Springfield Golf Club: York County's

By Shane Sharp, Contributor

FORT MILL, SC – Head professional Mike Bartholomew and first assistant Len Wisniewski thought they had a window of opportunity.

As the ranking officials of York County's newest daily-fee golf course - Springfield Golf Club - it was their personal responsibility to take advantage of the rare, 70-degree February day for a quick round on the course's recently opened back nine.

Unfortunately, this same logic appealed to a number of hooky-happy golfers from Rock Hill to Charlotte. Before they could escape out the back door, dozens of Monday-defying duffers piled into the pro shop, looking to take a shot at North Carolina native Clyde Johnston's newest layout.

"We can't get upset," said Wisniewski to Bartholomew. "This is exactly what we hoped would happen."

The onslaught of players came as a welcome relief after Springfield opened its doors to the public last Thursday, only to find a heaping helping of freezing rain pelting the course's lush rye overseeded fairways.

Variable Carolina winter weather aside, Springfield is gearing up for the 2001 golf season.

As of Feb. 22, the back nine is officially open for play, and the front nine is scheduled to open the first week of April. While opening the nines separately seems slightly unorthodox, Bartholomew believes it should work to Springfield's advantage.

"We didn't think there was a need to wait until the entire course was ready," he said. "They are only going to open five weeks apart, so this gives us some time to work out some of the kinks operationally and get our personnel ready."

In the meantime, local area golfers can expect to find nine holes of pure Johnston-designed golf course, replete with elevated tee boxes, green complexes with forgiving collection areas, and generous fairway landing areas.

"I think the thing that marks this as a Clyde Johnston-designed course are his green complexes," Bartholomew said about the Hilton Head-based landscape architect who studied under the venerable Willard Byrd.

"He gives you 18 unique greens and does a great job of shaping around each green. This gives you a variety of short shots to play, and makes the course interesting."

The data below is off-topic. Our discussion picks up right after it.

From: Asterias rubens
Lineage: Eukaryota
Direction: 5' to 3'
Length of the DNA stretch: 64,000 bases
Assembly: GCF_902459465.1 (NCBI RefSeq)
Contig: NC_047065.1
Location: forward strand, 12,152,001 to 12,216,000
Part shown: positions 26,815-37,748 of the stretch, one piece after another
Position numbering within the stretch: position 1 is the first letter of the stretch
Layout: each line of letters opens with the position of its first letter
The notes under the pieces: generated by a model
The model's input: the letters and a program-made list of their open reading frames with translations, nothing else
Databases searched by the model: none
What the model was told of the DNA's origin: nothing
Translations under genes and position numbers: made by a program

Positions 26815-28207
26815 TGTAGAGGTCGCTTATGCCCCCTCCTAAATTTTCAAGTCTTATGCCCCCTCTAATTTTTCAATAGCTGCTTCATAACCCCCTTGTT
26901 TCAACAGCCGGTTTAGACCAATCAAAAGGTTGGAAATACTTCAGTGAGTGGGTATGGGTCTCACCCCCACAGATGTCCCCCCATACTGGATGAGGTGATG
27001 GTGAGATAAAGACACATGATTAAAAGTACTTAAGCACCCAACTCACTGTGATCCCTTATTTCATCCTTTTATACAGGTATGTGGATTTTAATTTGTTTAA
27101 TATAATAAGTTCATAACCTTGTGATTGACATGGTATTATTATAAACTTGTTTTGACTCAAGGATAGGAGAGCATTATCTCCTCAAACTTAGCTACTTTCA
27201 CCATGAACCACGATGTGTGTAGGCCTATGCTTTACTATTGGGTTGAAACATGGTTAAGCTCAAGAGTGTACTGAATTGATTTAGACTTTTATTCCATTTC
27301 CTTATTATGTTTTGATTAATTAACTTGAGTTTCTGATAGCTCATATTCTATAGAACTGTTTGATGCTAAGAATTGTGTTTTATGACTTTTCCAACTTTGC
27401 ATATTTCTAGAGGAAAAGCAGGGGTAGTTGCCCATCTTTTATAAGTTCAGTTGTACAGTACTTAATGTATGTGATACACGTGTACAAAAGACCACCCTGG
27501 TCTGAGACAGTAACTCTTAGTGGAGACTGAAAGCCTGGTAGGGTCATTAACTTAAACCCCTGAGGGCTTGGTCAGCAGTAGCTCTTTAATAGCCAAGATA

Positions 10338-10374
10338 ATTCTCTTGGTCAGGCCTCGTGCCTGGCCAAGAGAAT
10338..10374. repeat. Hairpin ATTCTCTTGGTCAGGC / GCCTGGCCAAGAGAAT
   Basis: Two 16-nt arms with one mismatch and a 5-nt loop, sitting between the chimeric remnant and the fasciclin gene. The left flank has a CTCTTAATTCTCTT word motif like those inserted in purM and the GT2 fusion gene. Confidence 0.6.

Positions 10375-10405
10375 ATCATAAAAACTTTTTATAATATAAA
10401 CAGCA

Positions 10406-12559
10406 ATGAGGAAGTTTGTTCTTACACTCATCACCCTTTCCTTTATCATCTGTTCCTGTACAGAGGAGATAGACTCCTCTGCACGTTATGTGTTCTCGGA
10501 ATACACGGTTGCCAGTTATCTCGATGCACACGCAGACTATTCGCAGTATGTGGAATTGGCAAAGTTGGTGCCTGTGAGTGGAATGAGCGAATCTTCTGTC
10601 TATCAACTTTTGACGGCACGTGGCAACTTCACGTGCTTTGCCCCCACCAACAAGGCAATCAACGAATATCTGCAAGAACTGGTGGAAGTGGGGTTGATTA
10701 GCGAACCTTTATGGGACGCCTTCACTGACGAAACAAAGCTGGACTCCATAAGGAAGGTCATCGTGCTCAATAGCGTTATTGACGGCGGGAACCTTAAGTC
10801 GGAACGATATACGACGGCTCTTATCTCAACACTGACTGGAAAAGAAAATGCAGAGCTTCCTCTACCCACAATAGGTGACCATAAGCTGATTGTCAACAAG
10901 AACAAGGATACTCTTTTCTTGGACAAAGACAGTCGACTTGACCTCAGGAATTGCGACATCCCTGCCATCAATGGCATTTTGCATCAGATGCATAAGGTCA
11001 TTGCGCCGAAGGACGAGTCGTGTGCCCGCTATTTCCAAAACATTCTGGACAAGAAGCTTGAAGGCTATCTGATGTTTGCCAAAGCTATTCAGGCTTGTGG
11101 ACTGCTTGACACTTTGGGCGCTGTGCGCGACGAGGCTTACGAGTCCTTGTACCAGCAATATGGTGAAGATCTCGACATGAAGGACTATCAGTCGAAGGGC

Springfield weighs in at a respectable 6,923 yards from the back tees, but the course has no intention of beating up on the average golfer, according to Bartholomew. The course features five sets of tees that should make it a playable track for golfers of all skill levels, and there are only 44 bunkers on the entire course to negotiate.

"It will be a moderately difficult course," Bartholomew said. "It won't be considered a top challenge of golf in the area. But I don't want it to be difficult, and I don't think most players do either."

Maybe not a top challenge, but in all likelihood a top alternative for high end daily fee golf.

Springfield is located just a chip shot south of the popular Regent Park Golf Club on U.S. 21 Business - a proximity that could be quite intimidating for the average golf course.

But Bartholomew believes that when his course hits its stride later this summer, it should be able to hold its own with any of the top layouts in the area.

"We hope to be considered as one of the top three or four courses in the area," he said. "Charlotte included. That is primarily because of the design. Clyde won most of the battles with the developers on this golf course, and that is rare. The course is laid out over the land with no deference to where houses will be in the future."

Nine-hole greens fees are $22 Monday through Thursday, and $29 Friday through Sunday. Eighteen-hole rates are $29 Monday through Thursday and $39 Friday through Sunday. When the entire course is operational, 18-hole rates will rise to $38 during the week and $49 on the weekends.

Shane SharpShane Sharp, Contributor

Shane Sharp is vice president of Buffalo Communications, a golf and lifestyle media agency. He was a writer, senior writer and managing editor of TravelGolf.com from 1997 to 2003.

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